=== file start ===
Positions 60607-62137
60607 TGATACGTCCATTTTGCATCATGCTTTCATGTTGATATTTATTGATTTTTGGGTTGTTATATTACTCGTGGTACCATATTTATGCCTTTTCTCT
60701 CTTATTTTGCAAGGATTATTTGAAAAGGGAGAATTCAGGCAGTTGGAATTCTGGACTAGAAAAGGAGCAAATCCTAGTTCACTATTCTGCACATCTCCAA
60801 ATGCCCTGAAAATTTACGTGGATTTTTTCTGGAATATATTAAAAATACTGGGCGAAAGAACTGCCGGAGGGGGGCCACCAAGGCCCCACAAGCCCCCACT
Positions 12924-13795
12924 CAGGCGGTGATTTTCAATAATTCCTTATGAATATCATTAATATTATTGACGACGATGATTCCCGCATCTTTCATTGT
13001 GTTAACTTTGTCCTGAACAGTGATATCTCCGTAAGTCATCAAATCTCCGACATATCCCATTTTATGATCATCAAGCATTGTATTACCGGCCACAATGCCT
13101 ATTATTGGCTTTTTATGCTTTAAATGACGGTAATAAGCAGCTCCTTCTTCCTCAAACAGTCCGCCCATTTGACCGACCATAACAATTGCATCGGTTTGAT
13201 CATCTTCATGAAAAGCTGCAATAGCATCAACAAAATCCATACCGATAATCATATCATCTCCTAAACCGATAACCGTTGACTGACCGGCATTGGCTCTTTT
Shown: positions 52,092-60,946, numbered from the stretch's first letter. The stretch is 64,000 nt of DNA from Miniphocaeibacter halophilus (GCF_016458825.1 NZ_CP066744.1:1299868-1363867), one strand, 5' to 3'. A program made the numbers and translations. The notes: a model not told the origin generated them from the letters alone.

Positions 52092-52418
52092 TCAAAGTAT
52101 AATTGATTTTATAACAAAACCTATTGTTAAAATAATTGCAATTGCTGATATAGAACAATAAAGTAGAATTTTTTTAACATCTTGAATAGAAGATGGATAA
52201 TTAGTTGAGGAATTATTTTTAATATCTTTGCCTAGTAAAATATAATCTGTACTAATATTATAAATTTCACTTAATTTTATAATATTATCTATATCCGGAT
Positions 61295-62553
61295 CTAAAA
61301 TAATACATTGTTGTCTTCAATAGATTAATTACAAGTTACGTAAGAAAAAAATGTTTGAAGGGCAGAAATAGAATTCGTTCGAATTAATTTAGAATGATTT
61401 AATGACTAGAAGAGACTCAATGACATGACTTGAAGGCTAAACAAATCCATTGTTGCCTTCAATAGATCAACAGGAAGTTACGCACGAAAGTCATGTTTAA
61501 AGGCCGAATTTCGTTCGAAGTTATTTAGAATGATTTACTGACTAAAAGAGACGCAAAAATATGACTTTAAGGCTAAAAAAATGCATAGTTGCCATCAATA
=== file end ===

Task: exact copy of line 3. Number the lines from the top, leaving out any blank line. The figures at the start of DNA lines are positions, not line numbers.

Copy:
60701 CTTATTTTGCAAGGATTATTTGAAAAGGGAGAATTCAGGCAGTTGGAATTCTGGACTAGAAAAGGAGCAAATCCTAGTTCACTATTCTGCACATCTCCAA